We have already reported on the publication of the Turner Report here. As part of this report, the FSA Chairman, Lord Turner, considered the role that credit rating agencies played in the current financial crisis and whether they should be regulated in the future.
Lord Turner states that the current credit ratings system played a role in the origins of the crisis in three significant ways:
- credit ratings were being used as sign posts for liquidity and market price stability rather than solely for credit risk, as intended. This was apparent in the case of AIG in September 2008 where a threatened credit rating downgrade resulted in a severe strain on the company's liquidity; - ratings for structured credit were shown to be far less effective in predicting future market patterns than those ratings for single name securities. Lord Turner felt the ratings were being extended to instruments where there was limited historical experience and that the industry had a misplaced confidence in the ability of mathematical modelling to define the risk; and - there was a fear that credit rating agencies had allowed commercial objectives to cloud their judgement when deciding whether the instruments were capable of being rated effectively.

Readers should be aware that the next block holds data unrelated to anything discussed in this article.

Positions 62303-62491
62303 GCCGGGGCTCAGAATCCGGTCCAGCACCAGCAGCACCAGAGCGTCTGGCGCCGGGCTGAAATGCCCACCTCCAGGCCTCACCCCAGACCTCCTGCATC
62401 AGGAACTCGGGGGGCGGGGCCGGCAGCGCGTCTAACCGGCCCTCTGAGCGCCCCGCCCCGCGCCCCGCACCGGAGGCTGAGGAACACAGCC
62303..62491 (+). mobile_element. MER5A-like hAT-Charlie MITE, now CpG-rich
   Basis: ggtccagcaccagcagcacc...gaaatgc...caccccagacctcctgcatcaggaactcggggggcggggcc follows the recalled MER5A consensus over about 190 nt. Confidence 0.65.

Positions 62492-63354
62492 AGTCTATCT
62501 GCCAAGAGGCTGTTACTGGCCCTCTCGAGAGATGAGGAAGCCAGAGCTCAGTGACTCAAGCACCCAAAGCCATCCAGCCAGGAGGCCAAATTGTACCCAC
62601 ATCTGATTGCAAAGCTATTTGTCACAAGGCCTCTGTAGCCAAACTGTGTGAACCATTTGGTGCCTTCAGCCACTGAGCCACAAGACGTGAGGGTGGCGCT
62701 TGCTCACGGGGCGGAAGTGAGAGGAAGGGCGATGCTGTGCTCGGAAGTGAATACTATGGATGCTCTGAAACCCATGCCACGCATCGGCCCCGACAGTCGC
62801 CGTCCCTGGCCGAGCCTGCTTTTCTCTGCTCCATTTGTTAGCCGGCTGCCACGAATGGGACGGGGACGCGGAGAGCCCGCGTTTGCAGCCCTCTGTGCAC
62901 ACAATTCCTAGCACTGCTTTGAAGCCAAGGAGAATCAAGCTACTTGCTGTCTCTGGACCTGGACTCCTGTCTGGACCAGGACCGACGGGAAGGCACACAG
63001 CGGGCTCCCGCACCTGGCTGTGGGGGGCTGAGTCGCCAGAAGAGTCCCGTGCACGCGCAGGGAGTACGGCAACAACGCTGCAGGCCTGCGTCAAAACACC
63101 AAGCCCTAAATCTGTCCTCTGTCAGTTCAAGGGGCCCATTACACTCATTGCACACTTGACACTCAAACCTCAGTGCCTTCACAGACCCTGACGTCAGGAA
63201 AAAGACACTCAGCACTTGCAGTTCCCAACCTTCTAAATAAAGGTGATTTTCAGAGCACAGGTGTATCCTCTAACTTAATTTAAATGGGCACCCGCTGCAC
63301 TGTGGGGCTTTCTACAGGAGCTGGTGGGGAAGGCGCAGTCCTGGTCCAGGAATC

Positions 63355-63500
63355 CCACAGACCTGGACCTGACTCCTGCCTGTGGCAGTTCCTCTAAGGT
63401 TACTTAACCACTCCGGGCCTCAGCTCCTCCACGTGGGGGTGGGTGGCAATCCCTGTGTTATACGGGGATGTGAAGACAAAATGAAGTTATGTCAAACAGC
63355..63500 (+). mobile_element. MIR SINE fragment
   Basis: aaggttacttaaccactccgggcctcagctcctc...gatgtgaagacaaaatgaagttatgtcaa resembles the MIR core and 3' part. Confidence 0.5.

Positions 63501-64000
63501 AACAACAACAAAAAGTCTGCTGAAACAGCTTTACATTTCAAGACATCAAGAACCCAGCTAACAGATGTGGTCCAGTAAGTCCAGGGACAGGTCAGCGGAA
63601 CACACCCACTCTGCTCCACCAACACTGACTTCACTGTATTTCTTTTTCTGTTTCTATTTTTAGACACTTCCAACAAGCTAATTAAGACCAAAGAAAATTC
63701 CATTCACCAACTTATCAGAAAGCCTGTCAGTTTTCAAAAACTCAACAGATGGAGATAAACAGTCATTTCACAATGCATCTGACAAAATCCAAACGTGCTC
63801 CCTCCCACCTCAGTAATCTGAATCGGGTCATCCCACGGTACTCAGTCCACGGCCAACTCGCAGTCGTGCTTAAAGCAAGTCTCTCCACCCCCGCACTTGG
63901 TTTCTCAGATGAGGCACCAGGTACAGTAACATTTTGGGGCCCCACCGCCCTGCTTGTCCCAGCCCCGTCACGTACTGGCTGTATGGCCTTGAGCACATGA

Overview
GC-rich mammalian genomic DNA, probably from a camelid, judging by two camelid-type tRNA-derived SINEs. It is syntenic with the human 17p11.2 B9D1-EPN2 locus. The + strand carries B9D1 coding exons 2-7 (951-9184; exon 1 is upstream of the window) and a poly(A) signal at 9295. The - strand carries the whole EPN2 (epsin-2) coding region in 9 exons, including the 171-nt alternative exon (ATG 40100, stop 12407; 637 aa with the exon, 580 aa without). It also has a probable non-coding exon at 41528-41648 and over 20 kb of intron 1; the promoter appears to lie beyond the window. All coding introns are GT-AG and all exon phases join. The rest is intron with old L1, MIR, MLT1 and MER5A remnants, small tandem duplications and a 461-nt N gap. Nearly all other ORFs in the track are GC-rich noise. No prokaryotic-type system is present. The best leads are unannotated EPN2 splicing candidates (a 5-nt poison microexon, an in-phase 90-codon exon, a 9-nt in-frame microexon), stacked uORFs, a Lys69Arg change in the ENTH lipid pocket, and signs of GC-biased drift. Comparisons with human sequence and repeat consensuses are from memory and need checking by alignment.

In the report, Lord Turner advocated that regulatory responses could address these problems to some extent. He agreed that the proposals for the regulation of credit rating agencies and the subsequent supervision by the FSA would be suitable. However, credit rating agencies themselves would need to play an active role in stressing that the rating related to credit only and has no reflection on an instrument's liquidity and price.